Director R.J. Cutler tracks the “Bad Guy” singer over a long year — and quite a few hair colors — in an outstanding Apple TV+ documentary about Billie Eilish.
Apple’s music documentaries, since the launch of Apple TV+, have focused on established stars like Bruce Springsteen and the Beastie Boys, who first arrived on the scene decades earlier. The service’s newest doc, for a change, is about someone much younger, who is much closer to the start of her career than the end.
That’s Billie Eilish, the now-19-year-old pop star who won multiple Grammy Awards in 2020. The documentary, titled Billie Eilish: The World’s a Little Blurry, was directed by R.J. Cutler, the respected documentarian best known for The War Room, and last year’s Belushi. It’s a compelling look at a one-of-a-kind pop star, one whose famous hair shifts in color many times over the course of the film.
The bedroom sessions
Billie Eilish, whose real name is Billie Eilish Pirate Baird O’Connell, first became famous in 2015. At 14 years old, she uploaded a song to SoundCloud that took off in a way reminiscent of Justin Bieber’s original YouTube-driven rise to fame.
Eilish’s relationship with Bieber is a well-made running theme throughout the film. There’s also a memorable moment when Eilish meets and gets a pep talk from Katy Perry, along with lots of hugs and kisses from Perry’s partner, actor Orlando Bloom.
A great deal of The World’s a Little Blurry‘s first section consists of GoPro footage shot by Eilish herself, and her brother Finneas, with whom she wrote her hit songs. We even see the two of them working out the beginnings of “Bad Guy,” which would become her biggest hit. Later on, the film mostly follows Eilish on the road as her star rises and rises.
R.J. Cutler’s previous project for Apple TV+ was Dear, a 2020 documentary series that consisted of short-form portrayals of famous people like Spike Lee and Lin Manuel Miranda, and was really just a sycophantic promo piece. But that’s not what this new documentary is at all.
While The World’s a Little Blurry was made with the extensive cooperation of Eilish and her family, the filmmakers aren’t shy about including the darker side of its subject. In the film, Eilish discusses her struggles with depression and Tourette’s Syndrome. She breaks down on a bus after a fan meet-and-greet that doesn’t go well.
The singer admits that she hates the process of songwriting, and the film depicts the entire debacle when Eilish sprained her ankle during a concert in Italy and tried unsuccessfully to continue the performance. Regardless of how things are going for Eilish, Cutler, in the cinema verite tradition, sticks with individual scenes and shots for a long time, whether Eilish is backstage or on stage.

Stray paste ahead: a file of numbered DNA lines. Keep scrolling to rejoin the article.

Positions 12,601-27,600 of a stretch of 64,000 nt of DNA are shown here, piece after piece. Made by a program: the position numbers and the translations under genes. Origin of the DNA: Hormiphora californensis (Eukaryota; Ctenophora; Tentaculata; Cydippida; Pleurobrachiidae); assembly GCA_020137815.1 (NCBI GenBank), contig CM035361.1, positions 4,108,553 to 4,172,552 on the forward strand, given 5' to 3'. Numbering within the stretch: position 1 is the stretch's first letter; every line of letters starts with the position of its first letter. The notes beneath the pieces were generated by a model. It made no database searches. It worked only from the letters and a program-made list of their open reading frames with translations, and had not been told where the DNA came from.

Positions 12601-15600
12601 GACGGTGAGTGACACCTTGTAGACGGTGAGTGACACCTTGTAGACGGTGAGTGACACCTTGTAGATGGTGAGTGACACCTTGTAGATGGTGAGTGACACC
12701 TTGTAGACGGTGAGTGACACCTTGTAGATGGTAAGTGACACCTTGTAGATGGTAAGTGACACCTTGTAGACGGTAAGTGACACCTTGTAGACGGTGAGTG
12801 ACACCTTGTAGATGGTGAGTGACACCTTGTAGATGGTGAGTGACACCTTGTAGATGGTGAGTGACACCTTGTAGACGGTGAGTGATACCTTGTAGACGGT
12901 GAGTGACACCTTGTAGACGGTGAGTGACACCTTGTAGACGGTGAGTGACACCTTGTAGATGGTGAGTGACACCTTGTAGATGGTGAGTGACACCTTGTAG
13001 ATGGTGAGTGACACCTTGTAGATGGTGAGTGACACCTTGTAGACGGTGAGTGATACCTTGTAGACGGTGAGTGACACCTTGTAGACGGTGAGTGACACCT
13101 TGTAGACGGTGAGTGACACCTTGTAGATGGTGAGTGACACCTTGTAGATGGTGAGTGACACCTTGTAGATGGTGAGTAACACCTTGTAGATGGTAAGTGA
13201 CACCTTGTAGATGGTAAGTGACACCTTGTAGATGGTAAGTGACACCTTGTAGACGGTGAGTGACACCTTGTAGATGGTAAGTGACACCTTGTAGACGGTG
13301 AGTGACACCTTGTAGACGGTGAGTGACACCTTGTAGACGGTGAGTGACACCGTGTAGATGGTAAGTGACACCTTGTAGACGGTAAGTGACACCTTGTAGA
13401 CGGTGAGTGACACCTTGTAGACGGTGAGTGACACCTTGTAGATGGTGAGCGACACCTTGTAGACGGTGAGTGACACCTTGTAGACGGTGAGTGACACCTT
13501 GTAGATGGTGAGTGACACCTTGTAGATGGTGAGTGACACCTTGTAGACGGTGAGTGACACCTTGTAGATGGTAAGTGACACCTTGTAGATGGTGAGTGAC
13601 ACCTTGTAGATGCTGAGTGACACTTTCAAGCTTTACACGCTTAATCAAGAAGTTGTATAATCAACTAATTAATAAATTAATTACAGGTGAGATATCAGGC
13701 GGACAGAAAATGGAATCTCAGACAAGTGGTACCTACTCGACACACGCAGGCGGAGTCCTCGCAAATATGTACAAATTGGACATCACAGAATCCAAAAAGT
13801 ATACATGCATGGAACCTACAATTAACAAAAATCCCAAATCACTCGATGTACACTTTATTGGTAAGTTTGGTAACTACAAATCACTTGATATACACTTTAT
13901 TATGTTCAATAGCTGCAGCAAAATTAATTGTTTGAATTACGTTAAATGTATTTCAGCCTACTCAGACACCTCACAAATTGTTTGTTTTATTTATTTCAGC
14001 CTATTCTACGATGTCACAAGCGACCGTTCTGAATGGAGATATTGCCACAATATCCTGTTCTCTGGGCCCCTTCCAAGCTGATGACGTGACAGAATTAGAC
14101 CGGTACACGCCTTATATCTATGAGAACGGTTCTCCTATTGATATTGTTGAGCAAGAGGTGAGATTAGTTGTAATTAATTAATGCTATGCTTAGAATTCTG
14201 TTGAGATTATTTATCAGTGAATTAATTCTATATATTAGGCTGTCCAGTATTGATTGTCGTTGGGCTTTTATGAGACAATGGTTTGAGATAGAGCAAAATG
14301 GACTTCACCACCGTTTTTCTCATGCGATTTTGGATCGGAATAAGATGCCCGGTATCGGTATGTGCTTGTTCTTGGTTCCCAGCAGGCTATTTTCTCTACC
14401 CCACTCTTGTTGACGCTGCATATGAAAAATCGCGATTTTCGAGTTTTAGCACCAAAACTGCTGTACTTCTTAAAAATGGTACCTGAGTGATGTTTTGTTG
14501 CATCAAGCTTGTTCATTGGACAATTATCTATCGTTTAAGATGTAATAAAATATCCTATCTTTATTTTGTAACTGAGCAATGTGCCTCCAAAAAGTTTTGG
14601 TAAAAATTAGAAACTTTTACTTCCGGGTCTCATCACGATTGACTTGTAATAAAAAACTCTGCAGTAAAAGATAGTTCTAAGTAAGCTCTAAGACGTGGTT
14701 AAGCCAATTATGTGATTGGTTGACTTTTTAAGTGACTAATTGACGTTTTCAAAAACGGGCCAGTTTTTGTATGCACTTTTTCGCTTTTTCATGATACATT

Overall, the film paints a picture of a very compelling young artist and also features a great deal of her music over the course of its two hours and 20 minutes.
Billie, Britney and Taylor
Of course, any depiction of a teenaged pop star can’t help but bring to mind Britney Spears, another singer who broke through in her late teens and was the subject of a recent documentary. Eilish, though, is a very different type of performer with a very different persona, and she appears from the film to be in better hands with her family than Spears ever was.
From a stylistic perspective, Billie Eilish: The World’s a Little Blurry does share more with Miss Americana, the 2020 Netflix documentary about Taylor Swift. Both provide a much more intimate portrayal of their popstar subject than is typical of their media portrayals.
The differences is that the Eilish film arrives at a different point in the subject’s career than Swift’s movie did. Also, Miss Americana has a moment when Swift gets the phone call telling her she didn’t get significant Grammy nominations for her most recent album. In Eilish’s movie, she finds out on camera that she got several.
The big winner
Eilish would go on to sweep those January 2020 awards, winning Record of the Year, Album of the Year, and Best New Artist. The documentary wrapped shortly afterward, on the eve of the pandemic.
Despite its comprehensive feel, the film does omit well-known moments where it would have been good to see Eilish’s view. For instance, it skips such episodes as when Eilish admitted that she’d never heard of Van Halen, or when she reacted to being badmouthed online about a paparazzi photo.
Whether you’re a longtime fan of Eilish or new to her music, Billie Eilish: The World’s a Little Blurry is a comprehensive and skillful examination of the first few years of her career. And it’s another winning effort by Apple TV+ in the realm of music documentaries.